My most momentous moment on stage was for a senior recital play. Theater majors were required to give a senior recital. This meant they were to pick a one-act play, produce and direct it. A woman I barely knew asked if I’d perform the lead in her senior recital. My ego leaped in and I accepted. A lead! For the male lead, she chose a handsome fellow she was dating. (I’ll call him Hal.) Hal had no theater experience, but he was handsome. We began rehearsals. It was a drama, and in one scene, Hal pulls out a pistol, threatens me, and then fires the gun. (He misses me, tosses the gun, and rushes off stage.) We used a toy gun during rehearsals with Hal promising he knew all about pistols. The evening of the performance arrived and we were ready. Everyone knew their lines and their places. Costumes were great, even makeup. Hal was provided with a pistol. He fitted it with blanks and fired several shots into a large barrel. We were ready.
The play was going well—no missed cues, the audience fully engaged and then we had the gun scene. Hal looked perfect, hair messed, face enraged when he pulled out the pistol. I felt the audience tense. He threatened me, raised the pistol and pulled the trigger. You could hear the click in the quiet room. Nothing happened. A look of panic filled Hal’s face. He pulled again. Another click and silelnce. The quiet of the room now had weight. Hal's hand shook as he again raised the pistol. He squeezed the trigger and a loud click reverberated through the silent room. Suddenly, a voice hollered, “Bang!” The audience roared with laughter. Hal ran off stage. I said my lines and ended the play.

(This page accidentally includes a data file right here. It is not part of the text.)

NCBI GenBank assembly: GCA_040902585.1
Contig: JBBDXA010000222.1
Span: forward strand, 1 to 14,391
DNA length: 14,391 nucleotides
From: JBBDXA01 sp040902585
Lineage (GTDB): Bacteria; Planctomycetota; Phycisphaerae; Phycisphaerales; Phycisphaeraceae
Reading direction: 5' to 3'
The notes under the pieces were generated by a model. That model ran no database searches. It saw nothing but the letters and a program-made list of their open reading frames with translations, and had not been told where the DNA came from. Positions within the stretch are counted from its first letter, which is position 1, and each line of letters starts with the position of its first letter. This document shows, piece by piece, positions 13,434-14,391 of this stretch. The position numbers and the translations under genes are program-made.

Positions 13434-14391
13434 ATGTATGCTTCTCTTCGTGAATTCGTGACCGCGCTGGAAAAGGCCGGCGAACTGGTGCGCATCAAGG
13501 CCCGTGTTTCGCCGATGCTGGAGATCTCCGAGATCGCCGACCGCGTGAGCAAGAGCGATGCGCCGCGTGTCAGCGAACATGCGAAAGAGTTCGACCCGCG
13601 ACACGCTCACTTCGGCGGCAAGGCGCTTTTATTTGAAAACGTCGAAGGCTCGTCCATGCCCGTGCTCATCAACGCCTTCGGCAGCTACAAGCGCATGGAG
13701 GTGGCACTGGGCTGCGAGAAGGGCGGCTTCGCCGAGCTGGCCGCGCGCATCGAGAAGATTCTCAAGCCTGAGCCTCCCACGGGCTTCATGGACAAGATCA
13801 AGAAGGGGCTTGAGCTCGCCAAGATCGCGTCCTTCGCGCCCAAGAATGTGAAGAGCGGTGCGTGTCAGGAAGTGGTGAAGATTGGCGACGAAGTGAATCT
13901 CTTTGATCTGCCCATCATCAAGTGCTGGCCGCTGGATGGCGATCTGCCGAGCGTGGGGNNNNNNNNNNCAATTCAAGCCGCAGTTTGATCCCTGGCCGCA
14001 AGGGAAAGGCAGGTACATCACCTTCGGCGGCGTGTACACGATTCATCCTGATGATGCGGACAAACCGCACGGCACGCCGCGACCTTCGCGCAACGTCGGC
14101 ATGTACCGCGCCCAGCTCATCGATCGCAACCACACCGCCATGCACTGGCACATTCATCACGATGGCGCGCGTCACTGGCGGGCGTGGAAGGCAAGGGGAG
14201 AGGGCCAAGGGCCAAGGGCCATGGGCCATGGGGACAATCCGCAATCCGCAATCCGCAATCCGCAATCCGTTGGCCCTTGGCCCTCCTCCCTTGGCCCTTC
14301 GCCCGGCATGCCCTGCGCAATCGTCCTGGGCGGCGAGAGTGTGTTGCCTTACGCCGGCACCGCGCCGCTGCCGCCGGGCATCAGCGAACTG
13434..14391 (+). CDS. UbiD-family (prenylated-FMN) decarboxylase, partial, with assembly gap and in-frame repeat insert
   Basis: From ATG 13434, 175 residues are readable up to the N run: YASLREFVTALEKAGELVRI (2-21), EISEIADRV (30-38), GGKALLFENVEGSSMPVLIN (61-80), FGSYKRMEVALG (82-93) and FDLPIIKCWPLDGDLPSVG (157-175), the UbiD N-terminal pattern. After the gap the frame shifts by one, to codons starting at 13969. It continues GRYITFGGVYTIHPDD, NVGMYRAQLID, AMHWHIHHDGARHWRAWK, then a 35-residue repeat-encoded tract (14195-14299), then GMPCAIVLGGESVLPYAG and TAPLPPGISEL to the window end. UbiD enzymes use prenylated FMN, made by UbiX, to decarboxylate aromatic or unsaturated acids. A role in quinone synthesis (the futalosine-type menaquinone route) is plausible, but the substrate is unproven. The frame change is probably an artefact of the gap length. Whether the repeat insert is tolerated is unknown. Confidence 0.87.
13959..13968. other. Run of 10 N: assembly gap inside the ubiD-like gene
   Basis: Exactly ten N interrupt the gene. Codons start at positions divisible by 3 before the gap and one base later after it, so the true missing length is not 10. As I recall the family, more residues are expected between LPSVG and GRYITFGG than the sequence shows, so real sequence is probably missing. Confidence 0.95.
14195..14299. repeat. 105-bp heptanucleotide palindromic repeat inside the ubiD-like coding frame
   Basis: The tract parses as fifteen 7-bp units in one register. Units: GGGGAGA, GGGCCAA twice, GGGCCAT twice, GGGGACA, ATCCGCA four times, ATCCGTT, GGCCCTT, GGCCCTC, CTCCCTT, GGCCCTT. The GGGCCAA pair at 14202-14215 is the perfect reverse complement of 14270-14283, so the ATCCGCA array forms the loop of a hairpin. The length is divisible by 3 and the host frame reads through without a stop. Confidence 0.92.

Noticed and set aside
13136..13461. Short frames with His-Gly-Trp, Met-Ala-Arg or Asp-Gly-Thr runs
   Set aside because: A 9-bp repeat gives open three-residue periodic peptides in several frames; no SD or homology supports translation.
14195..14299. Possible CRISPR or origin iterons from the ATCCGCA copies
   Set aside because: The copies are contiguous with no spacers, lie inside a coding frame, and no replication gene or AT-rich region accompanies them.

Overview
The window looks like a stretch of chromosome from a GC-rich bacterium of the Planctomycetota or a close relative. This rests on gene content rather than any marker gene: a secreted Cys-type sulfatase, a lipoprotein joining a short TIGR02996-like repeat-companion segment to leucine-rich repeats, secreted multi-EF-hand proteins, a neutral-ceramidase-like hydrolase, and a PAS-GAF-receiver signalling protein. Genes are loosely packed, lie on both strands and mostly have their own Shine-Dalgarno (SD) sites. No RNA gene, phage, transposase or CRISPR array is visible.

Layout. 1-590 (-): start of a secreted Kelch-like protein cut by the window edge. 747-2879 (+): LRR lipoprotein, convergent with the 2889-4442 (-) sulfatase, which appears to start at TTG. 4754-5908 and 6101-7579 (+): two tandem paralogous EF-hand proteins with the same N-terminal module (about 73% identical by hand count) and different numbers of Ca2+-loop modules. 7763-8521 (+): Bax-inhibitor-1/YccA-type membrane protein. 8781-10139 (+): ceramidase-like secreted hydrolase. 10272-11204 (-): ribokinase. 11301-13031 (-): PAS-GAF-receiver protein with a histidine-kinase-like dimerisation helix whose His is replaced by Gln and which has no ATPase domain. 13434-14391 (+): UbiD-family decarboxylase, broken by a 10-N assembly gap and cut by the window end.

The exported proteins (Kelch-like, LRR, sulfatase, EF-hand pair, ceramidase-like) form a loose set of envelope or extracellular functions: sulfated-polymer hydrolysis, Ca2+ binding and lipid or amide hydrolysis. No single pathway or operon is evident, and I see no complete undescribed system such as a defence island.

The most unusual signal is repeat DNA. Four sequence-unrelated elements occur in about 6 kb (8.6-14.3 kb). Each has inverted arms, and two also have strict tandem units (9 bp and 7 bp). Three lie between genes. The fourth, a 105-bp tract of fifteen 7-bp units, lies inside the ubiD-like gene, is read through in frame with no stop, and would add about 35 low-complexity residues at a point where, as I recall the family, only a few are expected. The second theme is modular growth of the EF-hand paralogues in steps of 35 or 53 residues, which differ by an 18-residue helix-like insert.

I wanted to die I was so embarrassed. I raced down to the dressing room intending to hide until everyone had gone. But the door opened and Doc Whiting walked in. “You were good, Ruth. Congratuations.” he said.
“What idiot hollered ‘bang?'” I asked.
He smiled. “I did. The audience needed some relief. And you never got out of character. I mean it when I said you were good.” He patted my shoulder. “Now go out and greet your fans. Go on. You’ll survive.” And I did.
My happiest, most amazing experience was a tour. The Department of Arts and Lectures at the University wanted to try an experiment. (This was 1946.) The play was “Blythe Spirit” by Noel Coward. I played the role of the maid who happened to be a “familiar.” Got to sing “I’ll Be Loving You Always” with a Cockney accent. I was also in charge of properties—we all had dual roles. The sets were piled into a big truck, the six actors in one car, and off we went for our one-night stands, to small towns in Minnesota, Wisconsin, and South Dakota. My per diem was $5/day. At the end of the tour I had to borrow money to get home. We were a success, so much so that they still do tours, only now they do the Mediterranean, Japan, and Europe. Born thirty years too soon, the story of my life.
My last theater adventure was Little Theater my first year out of college. I was teaching in a small town in Wisconsin and joined the theater to give me something to do with my evenings and to make friends. The play was "Claudia" and I played lead role of Claudia, a young bride. In the play, she smokes a cigarette and flirts with a fellow, even allows him to kiss her. The play went well and we received rave reviews in the local paper. The following week, I was called into the Superintendent's office. I could tell I was in trouble the minute I saw his face. He didn't even ask me to sit down, but shook the folded newspaper in my face. He was outraged. Here I was, a teacher, a role model to the children, a woman who should have been a paragon of virtue, and I had sullied my reputation by being in a play!
I could feel tears wanting desperately to fall, but I thought about my father and wondered what he'd do. He wouldn't lose his cool, of that I was sure, so I gritted my teeth. I asked if the Superintendent was familiar with Shakespeare. He was. Did he think those plays were worth doing? He did. Even Edmund's soliloquey in "King Lear?" He agreed. I raised my fist. "Now, gods stand up for bastards!" His mouth dropped open. I turned and left his office. I cried all the way home, sure I'd lost my job. But the following day there was a phone call for me. It was the Superintendent. He apologized. It seems the gods can stand up for teachers as well.